By Parinyarorn Pajee
In 2020 – just three years away - Thailand will be classified as a full-blown ageing society with 20 per cent of total population over the age of 60. Among the institutes gearing up for this change is Siriraj Hospital, which has just launched The National Academic Centre of Geriatric Medicine. This will serve as the first knowledge centre for geriatric care as well as undertake research into how this can be improved.
Construction of the centre, which is located on 24-rai (9,600 sqm) of donated land in Samut Sakhon, is scheduled to start this year with an investment of Bt1.8 billion.
The centre is divided into two phases, with the first phase expected to be completed in 2020 and the second to be built between 2020 and 2021.
“The government has approved a budget of Bt600 million for the first phase so we need another Bt1.2 billion. We aim to raise funds to complete the project,” says Assoc Prof Dr Visit Vamvanij, the director of Siriraj Hospital.
The centre will comprise a research centre, an outpatient building, two inpatient buildings, a geriatric rehabilitation centre and related supportive buildings including staff dormitories.
“This facility will offer intermediate care (sub-acute care) not primary care. It is not a hospital where the elderly can come if they are ill. They should be treated at a general hospital like Siriraj or Samut Sakhon hospital first. When they recover but require more rehabilitation, they will be sent here before being discharged,” says Dr Visit.
Intermediate care or sub-acute care refers to the process of helping patients who are no longer sick enough to remain in hospital but too unstable to be treated at home. Training will be provided for caregivers or family members in how to take care of their elders at home and will also include the adjustments that need to be made to dwellings. The training service is designed to facilitate the transition from hospital to home, and from medical dependence to functional independence, where the objectives of care are not primarily medical.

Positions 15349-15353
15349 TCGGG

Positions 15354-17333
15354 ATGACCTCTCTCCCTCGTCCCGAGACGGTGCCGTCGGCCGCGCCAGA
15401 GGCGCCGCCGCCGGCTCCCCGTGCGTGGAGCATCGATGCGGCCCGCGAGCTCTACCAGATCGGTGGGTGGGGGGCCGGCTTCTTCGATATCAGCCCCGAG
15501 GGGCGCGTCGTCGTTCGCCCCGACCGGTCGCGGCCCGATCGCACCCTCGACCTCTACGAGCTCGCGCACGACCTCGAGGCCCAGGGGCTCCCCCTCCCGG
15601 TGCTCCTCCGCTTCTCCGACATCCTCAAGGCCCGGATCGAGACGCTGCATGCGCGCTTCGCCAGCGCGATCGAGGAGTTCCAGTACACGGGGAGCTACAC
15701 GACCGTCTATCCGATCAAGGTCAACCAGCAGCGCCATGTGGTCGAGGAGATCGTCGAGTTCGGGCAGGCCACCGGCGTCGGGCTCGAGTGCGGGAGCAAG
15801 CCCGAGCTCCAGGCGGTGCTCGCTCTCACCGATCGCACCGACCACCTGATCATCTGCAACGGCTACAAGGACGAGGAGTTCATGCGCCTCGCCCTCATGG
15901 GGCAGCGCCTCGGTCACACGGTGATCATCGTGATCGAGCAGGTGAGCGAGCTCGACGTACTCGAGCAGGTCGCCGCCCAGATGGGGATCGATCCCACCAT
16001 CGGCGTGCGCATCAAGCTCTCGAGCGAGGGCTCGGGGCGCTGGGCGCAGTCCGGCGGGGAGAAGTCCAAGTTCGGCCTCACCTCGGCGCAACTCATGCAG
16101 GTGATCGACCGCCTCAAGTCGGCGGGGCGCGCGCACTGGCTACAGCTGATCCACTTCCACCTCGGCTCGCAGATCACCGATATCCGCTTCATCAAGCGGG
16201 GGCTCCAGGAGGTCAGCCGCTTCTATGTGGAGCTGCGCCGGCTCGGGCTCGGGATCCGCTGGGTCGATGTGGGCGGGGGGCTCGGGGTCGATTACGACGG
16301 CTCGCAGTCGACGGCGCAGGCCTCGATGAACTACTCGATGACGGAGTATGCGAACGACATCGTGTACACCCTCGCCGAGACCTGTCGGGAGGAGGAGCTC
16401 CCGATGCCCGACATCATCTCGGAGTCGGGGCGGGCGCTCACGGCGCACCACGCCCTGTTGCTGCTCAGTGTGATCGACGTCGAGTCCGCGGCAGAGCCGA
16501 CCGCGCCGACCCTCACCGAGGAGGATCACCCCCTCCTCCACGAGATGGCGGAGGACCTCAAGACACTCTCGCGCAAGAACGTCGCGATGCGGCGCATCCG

This is seen as particularly important as all too often a spell in hospital will require adjustments to the home so the elderly can live more independently when they are discharged. Thailand has no system in place to advise on such adjustments and the care needed and hospitals are forced to discharge patients as quickly as possible to make room for new admissions. The centre is aiming to fill that gap and make life in a multi-generational family not just safer but also happier.
Dr Visit adds that the centre is totally designed for elderly care and will include special inpatient rooms for those suffering from dementia and will as the standard ramps and rails.
The OPD will provide services for those receiving medication from the hospital but are not yet ready to return home as they need more rehabilitation and preparation, and treatment will be geared to such geriatric syndromes as dementia, delirium, falling and depression. The centre will also have a Geriatric Day Clinic that provides daily rehabilitative care with patients able to return home in the evening. The principle is similar to a daycare centre for kids and allows caregivers to drop off the elderly when they are not available on certain days.
Dr Visit says that the first phase will include the outpatient building, inpatient building and staff dormitory and the research centre and rehab will be in the second stage.
“We will start operating right after its facility is ready. As soon as the outpatient is built, we will start operations. We won’t wait for the whole centre to be complete,” he adds.
“Families are happy when their senior members are healthy both physically and mentally. And nothing makes them happier than knowing that their offspring are taking care of them,” says Prof Dr Prasit Watanapa, dean of Faculty of Medicine, Siriraj Hospital, Mahidol University.
Dr Prasit adds that Siriraj Hospital has been working towards geriatric medicine for 25 years. The faculty started to produce geriatricians as well as medical professionals from nurses to physical therapists. The faculty has also worked with National Center for Geriatric and Gerontology, Japan in preparation for entering the complete aging society in 2022.
“Certainly we have to apply their knowledge to use in Thai context,” says Dr Prasit.
“Why do we have to have geriatric medicine? Because the illnesses of old people are different from patients at a younger age,” says Professor Prasert Assantachai, Deputy Dean and Head of Geriatric Medicine.
Deterioration in physical and mental health starts with the appearance of grey hair and can later develop into delirium, falls, incontinence and frailty. Many elderly are taking multiple medicines and the side effects must be controlled. Dementia will be one of the most prevalent diseases in Thai society in the near future because it is more common with increasing age.
“In the past, those symptoms were diagnosed as senility. The goal of geriatric medicine is to fill in knowledge about the specific needs of the elderly. If we are passive it will be a big problem. The difficulty is expertise in multidisciplinary care and Siriraj has been working on it for years,” says Dr Prasert.